Two Long Island organizations that protect the rights of Latino day laborers filed a lawsuit today challenging an Oyster Bay town ordinance that violates core constitutional rights of free speech and equal protection under the law, and is intended to drive Latino immigrants from the community.
On behalf of the Centro de la Comunidad Hispana de Locust Valley and the Workplace Project, the lawsuit was filed by the New York Civil Liberties Union, American Civil Liberties Union and LatinoJustice PRLDEF.
“This misguided ordinance uses public safety as a smokescreen for intolerance and violates the constitutional rights of day labors and all Oyster Bay residents,” said Samantha Fredrickson, director of the NYCLU’s Nassau County Chapter. “It is a symptom of the anti-immigrant hostility that has swept across Long Island and the country in recent years.”
The lawsuit, filed in U.S. District Court for the Eastern District of New York against the town of Oyster Bay and Town Supervisor John Venditto, maintains that the ordinance violates the First and Fourteenth Amendments of the U.S. Constitution.
“The true purpose of this ordinance is to prevent a group of predominantly Latino day laborers from making a living in Oyster Bay,” said Cesar Perales, president and general counsel of LatinoJustice PRLDEF. “Day laborers are hardworking people and provide a valuable service to this community that we are all part of; their kids go to school here and they work, spend money and go to church. But as a result of this law, many of them have lost the ability to earn a living wage.”
Enacted in September 2009, purportedly to address traffic and pedestrian safety, the Oyster Bay ordinance prohibits standing on the sidewalk to solicit employment and bars motorists from stopping to solicit employment or hire workers. The ordinance criminalizes a wide variety of constitutionally protected speech that presents no threat to traffic safety, including, for example, students soliciting cars for a high school carwash fundraiser.
“Local attempts to regulate immigration by passing ordinances that restrict free speech are unconstitutional, ineffective, and only drain state and local budgets while hurting workers and local businesses,” said Farrin Anello, an attorney with the ACLU Immigrants’ Rights Project. “Standing on the sidewalk to let people know that you are available for work is not a crime. The Constitution protects all people in this country, regardless of their background.”
For nearly two decades, day laborers have gathered in Oyster Bay, particularly the Hamlet of Locust Valley and the Village of Farmingdale, to find work. Since passing the ordinance, the Town has stationed law enforcement officers at a corner at which workers and contractors typically meet, keeping contractors away from the site and intimidating workers seeking employment. The ordinance has had a devastating effect on the workers, who typically depend on these jobs to feed themselves and their families, and frequently lack transportation to seek work elsewhere.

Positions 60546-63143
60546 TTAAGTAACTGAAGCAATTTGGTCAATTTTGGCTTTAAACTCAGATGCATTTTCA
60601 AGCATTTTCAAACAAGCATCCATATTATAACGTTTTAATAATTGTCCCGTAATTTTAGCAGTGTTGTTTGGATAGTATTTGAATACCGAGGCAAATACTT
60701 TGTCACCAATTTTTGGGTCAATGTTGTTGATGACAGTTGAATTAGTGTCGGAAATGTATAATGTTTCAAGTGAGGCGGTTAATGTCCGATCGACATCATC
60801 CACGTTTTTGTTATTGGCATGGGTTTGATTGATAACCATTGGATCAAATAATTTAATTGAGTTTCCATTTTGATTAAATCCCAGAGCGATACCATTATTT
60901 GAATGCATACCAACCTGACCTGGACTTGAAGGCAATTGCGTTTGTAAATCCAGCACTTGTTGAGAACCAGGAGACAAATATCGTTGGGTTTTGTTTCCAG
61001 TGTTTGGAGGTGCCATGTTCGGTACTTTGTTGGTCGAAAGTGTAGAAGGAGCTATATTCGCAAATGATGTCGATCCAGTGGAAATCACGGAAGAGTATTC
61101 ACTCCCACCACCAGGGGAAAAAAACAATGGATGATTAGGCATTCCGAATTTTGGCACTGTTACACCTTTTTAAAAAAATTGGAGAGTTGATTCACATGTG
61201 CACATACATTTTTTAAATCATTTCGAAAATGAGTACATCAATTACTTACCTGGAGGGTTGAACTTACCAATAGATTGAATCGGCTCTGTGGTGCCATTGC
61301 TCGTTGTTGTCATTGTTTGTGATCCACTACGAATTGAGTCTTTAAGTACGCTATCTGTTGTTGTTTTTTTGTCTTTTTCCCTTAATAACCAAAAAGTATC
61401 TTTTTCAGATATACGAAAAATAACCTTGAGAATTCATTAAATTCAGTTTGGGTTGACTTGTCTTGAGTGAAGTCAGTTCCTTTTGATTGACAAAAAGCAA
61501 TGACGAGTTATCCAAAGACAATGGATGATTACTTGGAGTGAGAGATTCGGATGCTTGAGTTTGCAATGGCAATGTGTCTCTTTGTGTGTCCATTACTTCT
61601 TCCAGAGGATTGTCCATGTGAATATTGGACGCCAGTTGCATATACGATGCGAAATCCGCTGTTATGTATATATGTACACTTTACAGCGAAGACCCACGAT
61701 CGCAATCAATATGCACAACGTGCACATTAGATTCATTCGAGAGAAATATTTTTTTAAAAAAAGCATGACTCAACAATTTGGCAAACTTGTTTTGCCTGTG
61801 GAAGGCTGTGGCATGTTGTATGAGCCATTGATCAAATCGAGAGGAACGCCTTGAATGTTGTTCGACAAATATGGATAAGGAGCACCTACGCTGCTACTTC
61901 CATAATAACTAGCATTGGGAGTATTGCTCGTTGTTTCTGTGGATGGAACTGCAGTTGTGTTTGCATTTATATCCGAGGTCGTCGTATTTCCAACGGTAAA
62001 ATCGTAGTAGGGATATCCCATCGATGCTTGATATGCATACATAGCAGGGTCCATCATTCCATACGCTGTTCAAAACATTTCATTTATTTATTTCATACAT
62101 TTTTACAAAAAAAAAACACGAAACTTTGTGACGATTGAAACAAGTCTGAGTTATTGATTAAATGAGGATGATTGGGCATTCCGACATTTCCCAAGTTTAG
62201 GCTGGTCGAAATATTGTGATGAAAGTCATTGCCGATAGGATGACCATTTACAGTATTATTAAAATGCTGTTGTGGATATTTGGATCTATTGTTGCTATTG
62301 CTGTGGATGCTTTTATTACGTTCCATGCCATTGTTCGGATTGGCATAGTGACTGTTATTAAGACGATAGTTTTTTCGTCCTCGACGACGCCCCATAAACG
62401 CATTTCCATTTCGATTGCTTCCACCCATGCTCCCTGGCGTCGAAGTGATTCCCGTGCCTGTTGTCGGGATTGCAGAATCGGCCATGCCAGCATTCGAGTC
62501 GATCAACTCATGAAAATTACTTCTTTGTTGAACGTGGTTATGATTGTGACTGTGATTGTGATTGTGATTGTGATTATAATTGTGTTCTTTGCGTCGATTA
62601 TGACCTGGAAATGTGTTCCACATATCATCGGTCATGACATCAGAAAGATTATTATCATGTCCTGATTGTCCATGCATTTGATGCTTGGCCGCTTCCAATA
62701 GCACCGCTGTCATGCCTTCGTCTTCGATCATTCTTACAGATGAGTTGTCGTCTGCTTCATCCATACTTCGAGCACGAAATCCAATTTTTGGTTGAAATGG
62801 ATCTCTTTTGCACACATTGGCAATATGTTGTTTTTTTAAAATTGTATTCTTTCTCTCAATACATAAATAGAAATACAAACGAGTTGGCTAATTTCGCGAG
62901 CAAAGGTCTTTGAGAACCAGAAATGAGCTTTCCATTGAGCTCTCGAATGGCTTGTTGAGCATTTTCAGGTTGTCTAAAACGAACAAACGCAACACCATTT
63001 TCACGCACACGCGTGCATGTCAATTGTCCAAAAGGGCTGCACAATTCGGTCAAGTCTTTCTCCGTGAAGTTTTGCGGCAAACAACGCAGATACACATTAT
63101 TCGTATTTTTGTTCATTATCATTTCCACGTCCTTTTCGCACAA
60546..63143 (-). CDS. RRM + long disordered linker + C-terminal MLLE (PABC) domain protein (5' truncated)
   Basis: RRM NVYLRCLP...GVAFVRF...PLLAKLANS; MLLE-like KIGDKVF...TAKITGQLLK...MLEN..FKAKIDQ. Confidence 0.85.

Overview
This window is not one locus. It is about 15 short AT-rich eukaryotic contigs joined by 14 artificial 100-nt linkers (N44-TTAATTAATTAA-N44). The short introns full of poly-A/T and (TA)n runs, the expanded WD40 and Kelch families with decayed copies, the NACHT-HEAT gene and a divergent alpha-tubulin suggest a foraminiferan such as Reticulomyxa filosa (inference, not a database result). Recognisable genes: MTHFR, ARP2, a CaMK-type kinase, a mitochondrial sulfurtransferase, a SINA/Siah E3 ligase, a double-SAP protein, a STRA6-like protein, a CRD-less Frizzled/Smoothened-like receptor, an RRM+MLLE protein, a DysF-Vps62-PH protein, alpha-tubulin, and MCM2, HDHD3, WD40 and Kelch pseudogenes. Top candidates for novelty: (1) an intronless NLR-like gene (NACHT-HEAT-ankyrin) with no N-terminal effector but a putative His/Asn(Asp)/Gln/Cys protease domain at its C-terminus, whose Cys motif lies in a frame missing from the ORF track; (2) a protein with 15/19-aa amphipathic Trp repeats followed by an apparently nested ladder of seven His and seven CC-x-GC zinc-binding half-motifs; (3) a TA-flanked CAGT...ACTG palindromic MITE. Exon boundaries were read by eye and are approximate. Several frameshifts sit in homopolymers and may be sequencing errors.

“Oyster Bay’s ordinance is hurting families and it’s hurting children,” said Luz Torres of the Centro de la Comunidad Hispana de Locust Valley. “These people have to work so that they can feed, clothe and house their children, and they have the right to talk to anyone they want.”
In recent years, Latino day laborers in Oyster Bay have endured harassment and intimidation from neighbors, government officials and law enforcement when they gather to seek work. In a 2006 survey by Hofstra University’s Center for the Study of Labor and Democracy, more than 43 percent of day laborers on Long Island reported being targeted for slurs based on their nationality while more than a quarter reported having been threatened while seeking work. When residents of Farmingdale attempted to establish a hiring site for day laborers, news reports indicated that someone had left a .50-caliber anti-aircraft shell and carved the depiction of a gun in a picnic table at the proposed location.
At the same time, Latino immigrants across Long Island have increasingly faced discrimination, harassment and violence. In November 2008, Ecuadorian immigrant Marcelo Lucero was stabbed to death on Long Island following an altercation with local teens who were specifically trolling for a Latino victim. In 2003, the house of an immigrant in Farmingville was firebombed. Three years earlier in the same town, two Mexican day laborers were brutally beaten after being lured out of their home by the promise of work.
“Oyster Bay's discriminatory law is promoting anger and distrust toward Latinos and contributing to an environment where we feel like constant targets of harassment,” said Nadia Marin-Molina of the Workplace Project. “The town should do everything in its power to ease tensions, not be fanning the flames of hate by passing unconstitutional laws.”
At a March 2009 Oyster Bay Town Board meeting, several Oyster Bay residents complained of the “invasion of day laborers,” calling the workers “unsafe and unsightly.” Following the meeting, the Town Board introduced the ordinance. At a May 2009 public hearing on the proposed ordinance, several residents and local lawmakers expressed displeasure with federal immigration policy. The board approved the ordinance unanimously.
Local lawmakers and police officials have never explained why current road safety laws – such as New York State’s vehicle and traffic laws – are inadequate to protect motorists or pedestrians. At the public hearing, no resident or Oyster Bay Town Board member indicated that a single traffic accident had occurred as a result of a day laborer soliciting work. The legislative record on the ordinance contains no evidence that the presence of day laborers causes traffic problems.
Lawyers on the case are Corey Stoughton, Adriana Piñón and Arthur Eisenberg for the NYCLU; Alan Levine and Christina Iturralde for PRLDEF; and Lee Gelernt and Farrin Anello for the ACLU.